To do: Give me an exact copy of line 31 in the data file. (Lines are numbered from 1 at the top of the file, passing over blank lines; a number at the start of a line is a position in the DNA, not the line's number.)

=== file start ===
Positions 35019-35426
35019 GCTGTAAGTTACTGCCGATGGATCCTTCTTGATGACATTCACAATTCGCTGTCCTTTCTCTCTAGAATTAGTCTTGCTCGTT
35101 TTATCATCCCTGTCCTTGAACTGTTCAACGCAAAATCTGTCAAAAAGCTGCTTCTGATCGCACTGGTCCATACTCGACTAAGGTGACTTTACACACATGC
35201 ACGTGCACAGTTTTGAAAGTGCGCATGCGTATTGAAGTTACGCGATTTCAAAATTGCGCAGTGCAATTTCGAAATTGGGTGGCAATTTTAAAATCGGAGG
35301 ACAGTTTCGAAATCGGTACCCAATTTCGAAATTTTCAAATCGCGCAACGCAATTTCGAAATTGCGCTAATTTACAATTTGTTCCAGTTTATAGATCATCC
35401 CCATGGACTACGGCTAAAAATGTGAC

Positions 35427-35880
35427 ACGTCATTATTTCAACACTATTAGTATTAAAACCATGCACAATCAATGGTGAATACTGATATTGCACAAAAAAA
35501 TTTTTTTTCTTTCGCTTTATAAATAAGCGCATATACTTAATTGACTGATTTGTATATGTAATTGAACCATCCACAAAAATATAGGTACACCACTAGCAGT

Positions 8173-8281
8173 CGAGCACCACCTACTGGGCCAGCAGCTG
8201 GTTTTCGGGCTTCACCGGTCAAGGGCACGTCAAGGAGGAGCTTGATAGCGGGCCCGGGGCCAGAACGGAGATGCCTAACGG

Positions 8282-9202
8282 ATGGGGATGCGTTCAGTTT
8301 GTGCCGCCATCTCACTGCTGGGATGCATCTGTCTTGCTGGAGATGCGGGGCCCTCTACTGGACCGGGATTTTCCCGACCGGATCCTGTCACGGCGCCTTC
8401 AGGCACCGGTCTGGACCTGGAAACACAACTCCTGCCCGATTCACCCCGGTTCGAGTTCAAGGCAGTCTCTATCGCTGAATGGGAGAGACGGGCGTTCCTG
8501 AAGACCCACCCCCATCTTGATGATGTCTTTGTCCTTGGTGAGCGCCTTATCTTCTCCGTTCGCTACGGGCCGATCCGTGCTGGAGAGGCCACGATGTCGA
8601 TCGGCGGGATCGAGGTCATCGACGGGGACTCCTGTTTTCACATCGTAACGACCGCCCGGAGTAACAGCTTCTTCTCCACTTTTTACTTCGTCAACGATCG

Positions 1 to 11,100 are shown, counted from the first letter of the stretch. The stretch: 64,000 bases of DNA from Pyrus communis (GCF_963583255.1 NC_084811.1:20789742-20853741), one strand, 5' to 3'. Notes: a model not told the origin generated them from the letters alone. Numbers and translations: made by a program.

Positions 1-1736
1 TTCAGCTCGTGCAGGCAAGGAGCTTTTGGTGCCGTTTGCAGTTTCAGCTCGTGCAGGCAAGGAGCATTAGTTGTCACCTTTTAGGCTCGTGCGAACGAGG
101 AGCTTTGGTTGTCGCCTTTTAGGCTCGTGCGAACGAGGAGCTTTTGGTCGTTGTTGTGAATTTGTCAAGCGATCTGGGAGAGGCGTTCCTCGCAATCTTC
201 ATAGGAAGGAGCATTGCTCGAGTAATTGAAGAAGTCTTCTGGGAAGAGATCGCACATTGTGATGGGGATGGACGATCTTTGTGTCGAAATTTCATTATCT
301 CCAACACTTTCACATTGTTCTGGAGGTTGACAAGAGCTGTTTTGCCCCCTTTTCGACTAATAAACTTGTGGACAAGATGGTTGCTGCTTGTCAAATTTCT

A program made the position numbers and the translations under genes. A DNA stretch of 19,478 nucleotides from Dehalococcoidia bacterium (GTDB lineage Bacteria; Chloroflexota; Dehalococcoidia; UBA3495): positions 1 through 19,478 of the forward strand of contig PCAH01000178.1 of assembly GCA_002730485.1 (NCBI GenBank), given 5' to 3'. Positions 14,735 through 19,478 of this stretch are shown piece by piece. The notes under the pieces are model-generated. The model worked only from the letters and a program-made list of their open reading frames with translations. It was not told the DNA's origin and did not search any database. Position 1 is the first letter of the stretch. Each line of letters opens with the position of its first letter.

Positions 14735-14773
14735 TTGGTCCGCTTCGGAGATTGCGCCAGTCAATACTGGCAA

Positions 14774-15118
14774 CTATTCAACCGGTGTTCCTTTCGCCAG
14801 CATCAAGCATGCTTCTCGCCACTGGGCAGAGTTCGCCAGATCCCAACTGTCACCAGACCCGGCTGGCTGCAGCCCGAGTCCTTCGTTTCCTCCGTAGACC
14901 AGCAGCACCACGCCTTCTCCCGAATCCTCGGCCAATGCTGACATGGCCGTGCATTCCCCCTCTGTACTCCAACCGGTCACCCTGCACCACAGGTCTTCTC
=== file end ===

14901 AGCAGCACCACGCCTTCTCCCGAATCCTCGGCCAATGCTGACATGGCCGTGCATTCCCCCTCTGTACTCCAACCGGTCACCCTGCACCACAGGTCTTCTC